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Southwest wildfires force evacuations and tighten resources

Smoke billowing from a wildfire
Smoke from a wind-whipped wildfire rises above neighborhoods on the outskirts of Flagstaff, Ariz., on Tuesday.
(Sean Golightly / Arizona Daily Sun)
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An Arizona wildfire more than tripled in size as relentless winds pushed the flames through neighborhoods on the outskirts of a college and tourist town, keeping hundreds of residents away from their homes and destroying more than two dozen structures.

The blaze continued its run Wednesday through dry grass and scattered Ponderosa pines around homes, and into volcanic cinder fields, where roots underground can combust and send small rocks flying into the air, fire officials said. Persistent spring winds and 50-mph gusts hindered firefighters.

“This is a heads-up for everywhere else in the state,” said fire information officer Dick Fleishman. “If you have dry grass up next to your house, it’s time to get that cleaned up.”

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Fire managers are contending with tight resources as wildfires burn around the Southwest. The U.S. has 16 top-level national fire management teams, and four of those are dedicated to blazes in Arizona and New Mexico — something Fleishman said is rare this early in the wildfire season.

Hundreds of people have been evacuated because of the wildfires north of Flagstaff and south of Prescott in Arizona.

In New Mexico, the Mora County Sheriff’s Office issued mandatory evacuations for more residents as winds fueled a blaze that has burned more than 14 square miles since Sunday. Meanwhile, another fire was sparked Wednesday afternoon in a wooded area along the Rio Grande south of Albuquerque.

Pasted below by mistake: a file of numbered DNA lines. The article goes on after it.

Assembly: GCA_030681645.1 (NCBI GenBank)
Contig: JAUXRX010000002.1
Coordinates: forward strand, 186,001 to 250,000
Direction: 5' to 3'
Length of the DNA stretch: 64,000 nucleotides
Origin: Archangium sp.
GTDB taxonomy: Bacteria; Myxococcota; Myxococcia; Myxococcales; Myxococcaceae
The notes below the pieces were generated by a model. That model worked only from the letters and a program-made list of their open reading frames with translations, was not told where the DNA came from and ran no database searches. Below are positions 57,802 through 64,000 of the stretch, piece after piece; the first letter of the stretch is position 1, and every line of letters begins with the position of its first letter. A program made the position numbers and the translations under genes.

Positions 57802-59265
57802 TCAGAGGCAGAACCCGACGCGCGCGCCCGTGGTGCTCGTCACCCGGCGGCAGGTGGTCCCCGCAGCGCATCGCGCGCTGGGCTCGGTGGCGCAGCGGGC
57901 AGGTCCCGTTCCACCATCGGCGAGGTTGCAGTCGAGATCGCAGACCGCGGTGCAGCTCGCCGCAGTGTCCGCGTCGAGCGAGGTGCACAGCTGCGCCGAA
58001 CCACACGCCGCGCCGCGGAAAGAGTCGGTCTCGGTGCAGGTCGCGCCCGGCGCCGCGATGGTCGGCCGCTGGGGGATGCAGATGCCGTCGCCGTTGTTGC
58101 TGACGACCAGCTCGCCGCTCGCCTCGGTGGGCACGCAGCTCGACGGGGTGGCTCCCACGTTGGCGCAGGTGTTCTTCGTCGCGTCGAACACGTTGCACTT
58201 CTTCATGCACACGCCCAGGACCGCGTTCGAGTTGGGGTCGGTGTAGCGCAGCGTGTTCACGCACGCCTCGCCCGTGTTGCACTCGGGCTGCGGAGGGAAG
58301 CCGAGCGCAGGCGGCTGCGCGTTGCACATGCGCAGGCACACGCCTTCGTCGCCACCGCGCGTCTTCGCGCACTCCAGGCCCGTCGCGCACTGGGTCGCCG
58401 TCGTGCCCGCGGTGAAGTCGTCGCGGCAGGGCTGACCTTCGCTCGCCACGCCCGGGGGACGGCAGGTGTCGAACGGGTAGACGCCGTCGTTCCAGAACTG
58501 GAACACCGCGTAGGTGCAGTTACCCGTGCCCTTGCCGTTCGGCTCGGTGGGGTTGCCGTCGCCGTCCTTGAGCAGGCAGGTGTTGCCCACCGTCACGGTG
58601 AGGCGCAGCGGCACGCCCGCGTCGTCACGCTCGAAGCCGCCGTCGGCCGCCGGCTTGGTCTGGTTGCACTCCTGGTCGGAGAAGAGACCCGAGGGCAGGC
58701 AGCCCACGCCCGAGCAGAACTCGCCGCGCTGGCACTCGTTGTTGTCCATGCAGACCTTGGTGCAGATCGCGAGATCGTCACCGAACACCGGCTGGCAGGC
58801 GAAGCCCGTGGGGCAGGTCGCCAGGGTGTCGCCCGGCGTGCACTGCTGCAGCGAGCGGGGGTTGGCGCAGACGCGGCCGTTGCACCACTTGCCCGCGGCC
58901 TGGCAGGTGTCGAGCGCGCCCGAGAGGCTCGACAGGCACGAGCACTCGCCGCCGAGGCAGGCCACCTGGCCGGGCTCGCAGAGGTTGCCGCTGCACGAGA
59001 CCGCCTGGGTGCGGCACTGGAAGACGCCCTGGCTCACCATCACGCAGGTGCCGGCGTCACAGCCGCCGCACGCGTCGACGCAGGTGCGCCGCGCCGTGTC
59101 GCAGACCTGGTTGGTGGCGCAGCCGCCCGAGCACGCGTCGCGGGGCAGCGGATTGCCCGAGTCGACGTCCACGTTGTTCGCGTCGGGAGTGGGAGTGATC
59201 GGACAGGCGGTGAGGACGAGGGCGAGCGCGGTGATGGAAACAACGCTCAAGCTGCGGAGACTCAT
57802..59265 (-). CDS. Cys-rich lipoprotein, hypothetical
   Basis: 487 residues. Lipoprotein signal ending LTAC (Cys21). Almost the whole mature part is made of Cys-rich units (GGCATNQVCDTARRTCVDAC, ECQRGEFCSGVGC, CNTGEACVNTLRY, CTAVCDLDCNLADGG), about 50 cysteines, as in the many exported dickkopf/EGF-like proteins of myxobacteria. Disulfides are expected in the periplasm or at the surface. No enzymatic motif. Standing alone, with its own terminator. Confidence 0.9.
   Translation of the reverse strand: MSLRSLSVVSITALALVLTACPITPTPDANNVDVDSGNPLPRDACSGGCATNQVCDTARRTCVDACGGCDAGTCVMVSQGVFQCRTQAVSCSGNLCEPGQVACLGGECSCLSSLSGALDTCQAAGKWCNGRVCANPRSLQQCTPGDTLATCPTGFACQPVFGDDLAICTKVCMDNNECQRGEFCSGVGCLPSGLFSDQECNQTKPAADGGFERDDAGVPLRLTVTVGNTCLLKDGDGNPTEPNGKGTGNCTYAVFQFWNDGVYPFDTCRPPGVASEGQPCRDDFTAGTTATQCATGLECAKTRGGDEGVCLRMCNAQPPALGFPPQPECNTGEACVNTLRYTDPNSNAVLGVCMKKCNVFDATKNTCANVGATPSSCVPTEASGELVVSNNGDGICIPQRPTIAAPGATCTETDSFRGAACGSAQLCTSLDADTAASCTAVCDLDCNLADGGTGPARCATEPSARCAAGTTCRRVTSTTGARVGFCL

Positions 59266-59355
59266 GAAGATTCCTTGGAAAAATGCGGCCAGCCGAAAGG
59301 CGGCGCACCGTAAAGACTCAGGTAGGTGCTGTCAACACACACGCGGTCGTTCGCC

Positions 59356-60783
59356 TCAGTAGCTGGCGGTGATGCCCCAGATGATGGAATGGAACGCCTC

Red flag warnings were in place across New Mexico on Wednesday and through the rest of the week, and in portions of northern Arizona for Thursday. Winds were expected to strengthen Thursday and Friday, said Mark Stubblefield of the National Weather Service.

In Colorado, new wildfires prompted evacuations in Monte Vista, a city of about 4,150 people in the southern part of the state, as well as near Longmont, north of Denver. Monte Vista Police Chief George Dingfelder confirmed structures had been lost, but said investigators had “no idea” how many. There had been no reports of injuries or people missing.

The Monte Vista fire’s progress was stopped and crews were putting out hot spots Wednesday. Earlier, flames and billowing smoke could be seen on a street surrounded by buildings as fire crews responded, according to video from a reporter for the Alamosa Citizen.

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The number of acres burned in the U.S. so far this year is about 30% above the 10-year average — a figure that has gone up from 20% earlier this month as the fire danger shifted from the Southern U.S. to the Southwest, where above-average temperatures and below-average precipitation have combined with spring winds to elevate the chances of more catastrophic fires.

On the outskirts of Flagstaff, where tourists and locals revel in hiking and horseback riding trails, camping spots, and the vast expanse of cinder fields for off-road vehicle use, flames soared as high as 100 feet. Popular national monuments including Sunset Crater Volcano and Wupatki were closed due to the wildfire.

“It’s just a unique community and we’re fortunate to live here,” said Jon Stoner, who evacuated his home Tuesday. “We feel very lucky with the views we have and the surrounding forest.”

Some residents’ homes were burned to the ground, though Coconino County hasn’t said exactly how many. As of Tuesday evening, 766 homes and 1,000 animals had reportedly been evacuated, and about 250 structures remained threatened.

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Associated Press writer Paul Davenport in Phoenix and Susan Montoya Bryan in Albuquerque contributed to this report.

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